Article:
Restorative Practices are practices in which one places relationships and repairing harm, above punitive and punishing notions. These practices allow us to engage with one another when there is conflict, to hold each other accountable and to give the person who is harmed an opportunity to share how they were impacted. Restorative practices are about centering the person who has been harmed, rather than focusing on how best to punish the person who causes the harm. These practices seek to bring communities together and strengthen relationships.
Restorative practices can be used in a broad range of situations, from small interactions, like micro-aggressions, to formal circles, like a post incarceration setting with some who committed murder. These practices can empower people to address personal conflict and difficult interactions in healthy ways. We know from experience that circles can, and do, bring closure that punishment and harsh sentences do not.
I’ve used restorative practices in situations where there’s been past harm done within the congregation or community. Communities where it is clear that something has happened, but people seem reluctant to discuss the issue or situation aloud. These larger circles can allow the opportunity for people to speak about their experiences, to air grievances and losses, and to share how the situation or issue impacted them. This process creates opportunities for bravery and self-disclosure, which can be instrumental for healing and health.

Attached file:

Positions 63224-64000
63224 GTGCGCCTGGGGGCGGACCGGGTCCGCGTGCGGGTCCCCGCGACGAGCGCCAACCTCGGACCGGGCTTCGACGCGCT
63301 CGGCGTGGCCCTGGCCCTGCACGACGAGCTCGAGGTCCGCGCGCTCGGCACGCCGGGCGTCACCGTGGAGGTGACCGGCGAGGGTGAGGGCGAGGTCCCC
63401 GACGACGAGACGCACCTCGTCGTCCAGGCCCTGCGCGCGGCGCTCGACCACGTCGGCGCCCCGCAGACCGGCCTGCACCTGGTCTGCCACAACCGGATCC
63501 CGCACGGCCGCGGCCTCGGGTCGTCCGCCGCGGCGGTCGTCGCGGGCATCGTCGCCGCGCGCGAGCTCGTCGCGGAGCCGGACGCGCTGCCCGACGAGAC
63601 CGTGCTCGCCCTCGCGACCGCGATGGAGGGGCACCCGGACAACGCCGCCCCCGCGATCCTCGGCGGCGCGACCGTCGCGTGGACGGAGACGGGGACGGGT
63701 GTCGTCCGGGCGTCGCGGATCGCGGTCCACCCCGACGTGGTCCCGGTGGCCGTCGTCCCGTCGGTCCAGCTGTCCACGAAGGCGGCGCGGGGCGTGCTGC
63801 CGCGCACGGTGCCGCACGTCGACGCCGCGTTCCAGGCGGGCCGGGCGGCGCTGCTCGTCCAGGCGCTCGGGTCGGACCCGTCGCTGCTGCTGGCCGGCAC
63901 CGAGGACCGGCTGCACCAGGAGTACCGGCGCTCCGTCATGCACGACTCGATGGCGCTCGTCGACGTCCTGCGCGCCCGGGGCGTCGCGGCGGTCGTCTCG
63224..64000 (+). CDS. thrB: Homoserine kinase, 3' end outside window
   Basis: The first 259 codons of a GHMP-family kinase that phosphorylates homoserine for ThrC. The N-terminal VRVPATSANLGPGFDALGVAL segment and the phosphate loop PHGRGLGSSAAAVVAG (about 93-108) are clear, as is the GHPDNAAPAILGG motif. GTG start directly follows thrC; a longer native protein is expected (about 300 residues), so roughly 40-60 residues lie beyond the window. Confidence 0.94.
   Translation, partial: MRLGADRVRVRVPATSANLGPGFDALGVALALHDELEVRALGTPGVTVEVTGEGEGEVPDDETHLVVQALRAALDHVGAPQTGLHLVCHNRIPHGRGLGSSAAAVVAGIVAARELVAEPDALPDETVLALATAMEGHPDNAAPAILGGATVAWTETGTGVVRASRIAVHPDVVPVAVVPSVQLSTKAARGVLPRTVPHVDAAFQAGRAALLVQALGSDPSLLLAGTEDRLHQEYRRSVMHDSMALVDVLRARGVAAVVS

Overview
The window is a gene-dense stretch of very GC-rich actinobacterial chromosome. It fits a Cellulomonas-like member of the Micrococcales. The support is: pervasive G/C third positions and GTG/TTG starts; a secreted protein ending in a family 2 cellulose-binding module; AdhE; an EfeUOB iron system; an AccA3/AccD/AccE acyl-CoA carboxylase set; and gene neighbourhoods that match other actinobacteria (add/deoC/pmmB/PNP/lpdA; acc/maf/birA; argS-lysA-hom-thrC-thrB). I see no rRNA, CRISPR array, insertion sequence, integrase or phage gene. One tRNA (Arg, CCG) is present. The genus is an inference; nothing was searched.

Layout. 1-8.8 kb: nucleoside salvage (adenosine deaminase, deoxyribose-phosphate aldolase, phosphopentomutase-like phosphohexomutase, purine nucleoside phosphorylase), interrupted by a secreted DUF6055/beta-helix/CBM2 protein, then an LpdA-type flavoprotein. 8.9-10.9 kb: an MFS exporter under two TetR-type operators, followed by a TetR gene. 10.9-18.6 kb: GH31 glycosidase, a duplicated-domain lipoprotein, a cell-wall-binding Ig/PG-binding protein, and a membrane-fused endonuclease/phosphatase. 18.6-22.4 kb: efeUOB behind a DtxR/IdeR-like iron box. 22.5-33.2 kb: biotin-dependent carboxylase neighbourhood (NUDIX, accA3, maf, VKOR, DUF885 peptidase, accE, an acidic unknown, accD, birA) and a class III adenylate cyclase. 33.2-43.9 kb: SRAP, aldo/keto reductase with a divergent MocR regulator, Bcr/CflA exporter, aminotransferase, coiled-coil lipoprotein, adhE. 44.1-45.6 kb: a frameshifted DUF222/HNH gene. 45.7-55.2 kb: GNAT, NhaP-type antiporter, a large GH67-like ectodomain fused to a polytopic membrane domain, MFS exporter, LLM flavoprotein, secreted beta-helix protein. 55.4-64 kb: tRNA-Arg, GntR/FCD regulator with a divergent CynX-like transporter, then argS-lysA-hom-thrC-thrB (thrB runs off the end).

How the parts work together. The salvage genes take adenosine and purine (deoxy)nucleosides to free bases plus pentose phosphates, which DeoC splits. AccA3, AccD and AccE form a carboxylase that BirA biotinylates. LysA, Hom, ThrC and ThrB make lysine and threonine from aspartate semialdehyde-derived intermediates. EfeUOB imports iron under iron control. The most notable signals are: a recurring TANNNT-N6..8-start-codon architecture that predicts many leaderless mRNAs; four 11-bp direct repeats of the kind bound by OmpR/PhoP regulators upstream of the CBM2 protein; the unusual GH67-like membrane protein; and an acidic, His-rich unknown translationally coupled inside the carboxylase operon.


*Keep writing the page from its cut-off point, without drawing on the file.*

In another faith community I served, two leaders had an ongoing feud. They were not willing to work with each other at all, and they had resorted to public name calling. They were disrupting the community and it was definitely something that needed to be addressed. They leaders were invited to meet with me privately where we discussed the format of a restorative meeting. They were introduced to the restorative questions* and asked to respond honestly.
In this case the restorative questions had to modified a bit, because in this particular situation it was unclear where the original harm had begun and both had caused harm with bad behavior.
We talked about their experience working together how they felt they been harmed, and what they felt needed to happen in order to change things. While this process did not more these two leaders to became friends, they were able to work together effectively. Restorative practices allowed the opportunity for them raise and address real and perceived slights, and to model a mature response to conflict, allowing the community to find some peace.
Restorative practices are not a panacea, but that can offer us a path or process for responding to conflict and harm in our communities.
For the Person who cause the harm (offender):
What happened, and what were you thinking at the time?
What have you thought about since?
Who has been affected by what you have done? In what way?
What about this has been hardest for you?
What do you think you need to do to make things as right as possible?
For the person who was harmed (victim):
What did you think when you realized what was happening?
What impact has this incident had on you and others?
What has been the hardest thing for you?
What do you things to happen to make things right?